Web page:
Reproductive justice groups fight Texas’ new abortion law while bracing for lawsuits
Conservative lawmakers across the country are taking unprecedented steps to restrict people’s access to abortion, with 90 new abortion restrictions imposed in states in 2021 alone, according to the Guttmacher Institute, a reproductive health policy advocacy group.
Many new restrictions were enacted in the southern states, where the right to abortion was already limited. For example, a new arkansas law prohibits abortion at any time during pregnancy except when the life of the patient is in danger, while lawmakers Tennessee enacted bans on abortion at six weeks gestation with limited exceptions.
Texas law already banned abortion after 20 weeks, but on May 19, Gov. Greg Abbott (right) enacted the even more restrictive law Senate Bill 8. The so-called “heartbeat bill” not only prohibits abortions from six weeks onwards – before most people even know they are pregnant – but also allows individuals to sue any person or group who “helps and encourages” someone seeking an abortion, encouraging citizens to uphold the law.
SB8 has organizations that help Texans access abortion fearing they will be shut down. To combat this possibility, reproductive justice groups and abortion providers are challenging the law, which is due to go into effect on September 1. On July 13, abortion rights groups filed a trial in United States District Court for the Western District of Texas who claims the measure “blatantly violates the constitutional rights of Texans seeking abortion and upsets the rule of law in the service of an anti-abortion agenda.”
Among the more than 20 complainants denouncing the bill is the Afiya Center, a reproductive justice center in North Texas founded by, run by and serving black women and girls. Although the organization itself does not provide abortions, it is part of the Trust, Respect, Access coalition that advocates for accessibility to abortion and helps raise funds for low-income people seeking abortions – actions which, under the new law, could be interpreted as illegal aiding and inducing abortion. ‘abortion.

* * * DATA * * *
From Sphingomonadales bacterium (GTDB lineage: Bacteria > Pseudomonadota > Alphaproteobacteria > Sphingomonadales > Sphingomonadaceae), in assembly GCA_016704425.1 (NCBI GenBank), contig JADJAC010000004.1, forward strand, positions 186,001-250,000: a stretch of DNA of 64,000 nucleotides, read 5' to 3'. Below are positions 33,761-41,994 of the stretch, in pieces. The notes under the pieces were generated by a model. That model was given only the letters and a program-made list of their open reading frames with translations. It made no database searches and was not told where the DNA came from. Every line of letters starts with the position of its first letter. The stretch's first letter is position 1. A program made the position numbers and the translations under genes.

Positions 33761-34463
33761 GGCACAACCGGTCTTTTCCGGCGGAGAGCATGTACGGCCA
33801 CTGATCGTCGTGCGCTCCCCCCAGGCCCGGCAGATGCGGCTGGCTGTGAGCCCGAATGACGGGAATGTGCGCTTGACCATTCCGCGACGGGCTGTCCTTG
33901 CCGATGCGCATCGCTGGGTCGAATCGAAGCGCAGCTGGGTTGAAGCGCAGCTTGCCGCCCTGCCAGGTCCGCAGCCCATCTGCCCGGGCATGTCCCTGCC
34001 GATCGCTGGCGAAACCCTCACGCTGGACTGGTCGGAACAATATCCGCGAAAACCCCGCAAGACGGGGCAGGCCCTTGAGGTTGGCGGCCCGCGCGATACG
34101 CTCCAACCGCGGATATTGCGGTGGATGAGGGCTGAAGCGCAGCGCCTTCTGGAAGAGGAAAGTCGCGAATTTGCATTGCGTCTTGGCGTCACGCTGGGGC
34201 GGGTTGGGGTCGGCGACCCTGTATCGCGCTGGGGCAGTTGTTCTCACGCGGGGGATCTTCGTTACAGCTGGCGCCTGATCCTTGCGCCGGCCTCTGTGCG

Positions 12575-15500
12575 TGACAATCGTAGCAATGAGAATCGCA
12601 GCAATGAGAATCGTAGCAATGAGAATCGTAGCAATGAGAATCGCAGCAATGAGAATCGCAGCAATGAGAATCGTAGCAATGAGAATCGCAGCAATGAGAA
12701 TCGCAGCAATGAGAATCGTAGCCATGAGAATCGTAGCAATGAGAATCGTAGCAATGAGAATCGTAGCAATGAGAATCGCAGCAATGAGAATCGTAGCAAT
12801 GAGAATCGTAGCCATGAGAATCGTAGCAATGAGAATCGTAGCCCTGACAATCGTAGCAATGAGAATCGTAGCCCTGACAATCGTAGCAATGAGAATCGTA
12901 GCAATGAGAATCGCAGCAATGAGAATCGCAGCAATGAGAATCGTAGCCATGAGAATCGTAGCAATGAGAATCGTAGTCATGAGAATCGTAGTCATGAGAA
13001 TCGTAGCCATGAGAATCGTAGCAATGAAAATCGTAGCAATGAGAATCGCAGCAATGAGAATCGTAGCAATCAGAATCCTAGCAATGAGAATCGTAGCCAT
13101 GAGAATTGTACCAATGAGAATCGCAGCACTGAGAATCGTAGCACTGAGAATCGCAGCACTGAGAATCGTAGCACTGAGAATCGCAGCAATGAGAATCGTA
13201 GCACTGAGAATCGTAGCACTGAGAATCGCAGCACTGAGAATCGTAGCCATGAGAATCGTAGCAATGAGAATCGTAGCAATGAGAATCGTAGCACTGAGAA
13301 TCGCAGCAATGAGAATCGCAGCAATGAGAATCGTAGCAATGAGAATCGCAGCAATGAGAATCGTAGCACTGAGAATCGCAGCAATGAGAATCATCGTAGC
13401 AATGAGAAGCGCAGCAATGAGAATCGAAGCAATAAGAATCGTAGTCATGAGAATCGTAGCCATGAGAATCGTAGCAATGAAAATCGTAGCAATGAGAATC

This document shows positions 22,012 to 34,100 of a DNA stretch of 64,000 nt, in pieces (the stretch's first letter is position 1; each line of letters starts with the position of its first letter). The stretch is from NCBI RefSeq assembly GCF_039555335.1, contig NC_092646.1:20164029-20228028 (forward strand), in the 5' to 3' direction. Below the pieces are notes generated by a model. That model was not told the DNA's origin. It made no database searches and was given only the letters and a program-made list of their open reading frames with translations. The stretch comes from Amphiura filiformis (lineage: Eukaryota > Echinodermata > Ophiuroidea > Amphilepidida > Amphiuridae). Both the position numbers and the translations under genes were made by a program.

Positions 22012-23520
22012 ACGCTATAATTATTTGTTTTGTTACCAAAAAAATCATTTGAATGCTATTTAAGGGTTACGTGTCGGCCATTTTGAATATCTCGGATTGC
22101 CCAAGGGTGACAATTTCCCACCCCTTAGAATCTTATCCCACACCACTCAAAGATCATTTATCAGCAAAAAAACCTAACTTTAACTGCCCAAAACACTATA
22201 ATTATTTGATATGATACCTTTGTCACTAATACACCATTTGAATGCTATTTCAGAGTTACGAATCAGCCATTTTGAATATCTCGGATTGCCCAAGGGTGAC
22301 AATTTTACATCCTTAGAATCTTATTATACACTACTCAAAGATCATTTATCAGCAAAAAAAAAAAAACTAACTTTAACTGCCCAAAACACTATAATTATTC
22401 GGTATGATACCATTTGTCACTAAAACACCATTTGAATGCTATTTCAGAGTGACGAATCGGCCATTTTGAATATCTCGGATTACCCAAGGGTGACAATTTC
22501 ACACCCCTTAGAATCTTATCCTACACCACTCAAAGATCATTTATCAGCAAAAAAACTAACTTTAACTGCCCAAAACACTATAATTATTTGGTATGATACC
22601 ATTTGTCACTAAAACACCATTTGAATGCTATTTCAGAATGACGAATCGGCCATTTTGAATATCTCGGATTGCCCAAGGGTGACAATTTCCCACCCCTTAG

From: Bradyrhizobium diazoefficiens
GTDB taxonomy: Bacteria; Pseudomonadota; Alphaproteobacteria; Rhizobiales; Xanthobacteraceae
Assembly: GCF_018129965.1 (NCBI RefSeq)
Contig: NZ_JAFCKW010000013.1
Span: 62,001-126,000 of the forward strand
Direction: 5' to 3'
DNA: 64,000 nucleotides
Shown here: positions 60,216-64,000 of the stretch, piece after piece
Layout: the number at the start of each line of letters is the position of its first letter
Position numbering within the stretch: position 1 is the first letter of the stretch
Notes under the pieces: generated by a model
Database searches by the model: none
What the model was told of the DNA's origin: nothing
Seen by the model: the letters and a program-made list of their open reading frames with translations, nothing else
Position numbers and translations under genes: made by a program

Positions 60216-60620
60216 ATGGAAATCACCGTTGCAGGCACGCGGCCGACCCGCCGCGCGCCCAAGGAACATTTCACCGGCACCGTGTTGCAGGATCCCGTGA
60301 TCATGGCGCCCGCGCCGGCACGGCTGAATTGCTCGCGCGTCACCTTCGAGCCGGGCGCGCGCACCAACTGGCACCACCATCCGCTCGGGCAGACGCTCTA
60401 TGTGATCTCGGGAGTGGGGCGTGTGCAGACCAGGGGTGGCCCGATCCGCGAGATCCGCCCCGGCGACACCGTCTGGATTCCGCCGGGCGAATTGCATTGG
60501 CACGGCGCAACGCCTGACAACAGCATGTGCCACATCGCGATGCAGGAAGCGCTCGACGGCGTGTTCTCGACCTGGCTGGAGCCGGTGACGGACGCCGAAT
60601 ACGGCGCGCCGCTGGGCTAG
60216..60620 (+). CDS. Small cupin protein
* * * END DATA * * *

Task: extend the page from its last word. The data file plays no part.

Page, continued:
Afiya Center political associate Michelle Anderson said the law’s new provision allowing individuals to sue is “an intentional tactic to roughly deplete the resources of organizations by engaging them in extensive legal proceedings.” . But fighting SB8 is not only important for the survival of the Afiya Center, but also to protect the lives of black women who, according to Anderson, “are still struggling for full bodily autonomy.”
Additionally, SB8 prevents groups sued under the law from recovering attorney fees and costs even if the group wins the case, said Cristina Parker, director of communications at the Lilith Fund. Founded in 2001, it is the oldest abortion fund in Texas and one of the 10 in the state, which shows how great the need for help in accessing a safe and legal abortion is, she said.
“[SB8] is really just meant to harass us or intimidate us and stop us, ”Parker said. “So the risk here is that they drown us in baseless lawsuits, which only harass us… It’s really outrageous. “
Federal Politics prohibits the use of federal funds including Medicaid for abortion, while Texas law prohibits private insurers from covering abortion costs, according to the American Civil Liberties Union of Texass. Because abortions in Texas are not covered by insurance, people requesting abortions must pay for them out of pocket.